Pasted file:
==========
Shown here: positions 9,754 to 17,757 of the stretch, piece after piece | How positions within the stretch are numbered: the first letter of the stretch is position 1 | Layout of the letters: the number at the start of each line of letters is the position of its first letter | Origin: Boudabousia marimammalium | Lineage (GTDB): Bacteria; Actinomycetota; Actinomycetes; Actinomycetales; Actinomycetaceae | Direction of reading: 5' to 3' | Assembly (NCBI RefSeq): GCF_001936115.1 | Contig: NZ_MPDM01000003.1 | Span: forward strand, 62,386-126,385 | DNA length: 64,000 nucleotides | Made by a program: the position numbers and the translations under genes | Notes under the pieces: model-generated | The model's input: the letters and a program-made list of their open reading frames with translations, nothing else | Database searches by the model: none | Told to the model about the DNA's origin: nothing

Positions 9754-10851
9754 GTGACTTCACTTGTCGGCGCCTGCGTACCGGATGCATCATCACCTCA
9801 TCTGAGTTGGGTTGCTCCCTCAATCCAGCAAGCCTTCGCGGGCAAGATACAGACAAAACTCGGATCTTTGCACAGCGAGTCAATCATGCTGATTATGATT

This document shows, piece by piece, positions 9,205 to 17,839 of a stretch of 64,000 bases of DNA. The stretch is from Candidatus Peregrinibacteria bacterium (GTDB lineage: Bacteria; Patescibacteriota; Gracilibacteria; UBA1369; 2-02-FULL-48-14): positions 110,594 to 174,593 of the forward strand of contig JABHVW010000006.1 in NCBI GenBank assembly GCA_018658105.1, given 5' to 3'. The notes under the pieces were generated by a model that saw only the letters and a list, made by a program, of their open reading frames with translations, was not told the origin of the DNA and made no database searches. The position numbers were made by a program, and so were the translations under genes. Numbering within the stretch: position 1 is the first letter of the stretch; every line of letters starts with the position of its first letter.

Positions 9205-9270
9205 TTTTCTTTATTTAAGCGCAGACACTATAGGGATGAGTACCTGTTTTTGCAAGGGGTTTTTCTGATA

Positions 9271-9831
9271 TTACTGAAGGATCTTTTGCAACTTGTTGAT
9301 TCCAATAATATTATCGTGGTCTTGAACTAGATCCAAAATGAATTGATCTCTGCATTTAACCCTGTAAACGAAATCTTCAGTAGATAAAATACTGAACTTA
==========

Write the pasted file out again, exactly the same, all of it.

Shown here: positions 9,754 to 17,757 of the stretch, piece after piece | How positions within the stretch are numbered: the first letter of the stretch is position 1 | Layout of the letters: the number at the start of each line of letters is the position of its first letter | Origin: Boudabousia marimammalium | Lineage (GTDB): Bacteria; Actinomycetota; Actinomycetes; Actinomycetales; Actinomycetaceae | Direction of reading: 5' to 3' | Assembly (NCBI RefSeq): GCF_001936115.1 | Contig: NZ_MPDM01000003.1 | Span: forward strand, 62,386-126,385 | DNA length: 64,000 nucleotides | Made by a program: the position numbers and the translations under genes | Notes under the pieces: model-generated | The model's input: the letters and a program-made list of their open reading frames with translations, nothing else | Database searches by the model: none | Told to the model about the DNA's origin: nothing

Positions 9754-10851
9754 GTGACTTCACTTGTCGGCGCCTGCGTACCGGATGCATCATCACCTCA
9801 TCTGAGTTGGGTTGCTCCCTCAATCCAGCAAGCCTTCGCGGGCAAGATACAGACAAAACTCGGATCTTTGCACAGCGAGTCAATCATGCTGATTATGATT

This document shows, piece by piece, positions 9,205 to 17,839 of a stretch of 64,000 bases of DNA. The stretch is from Candidatus Peregrinibacteria bacterium (GTDB lineage: Bacteria; Patescibacteriota; Gracilibacteria; UBA1369; 2-02-FULL-48-14): positions 110,594 to 174,593 of the forward strand of contig JABHVW010000006.1 in NCBI GenBank assembly GCA_018658105.1, given 5' to 3'. The notes under the pieces were generated by a model that saw only the letters and a list, made by a program, of their open reading frames with translations, was not told the origin of the DNA and made no database searches. The position numbers were made by a program, and so were the translations under genes. Numbering within the stretch: position 1 is the first letter of the stretch; every line of letters starts with the position of its first letter.

Positions 9205-9270
9205 TTTTCTTTATTTAAGCGCAGACACTATAGGGATGAGTACCTGTTTTTGCAAGGGGTTTTTCTGATA

Positions 9271-9831
9271 TTACTGAAGGATCTTTTGCAACTTGTTGAT
9301 TCCAATAATATTATCGTGGTCTTGAACTAGATCCAAAATGAATTGATCTCTGCATTTAACCCTGTAAACGAAATCTTCAGTAGATAAAATACTGAACTTA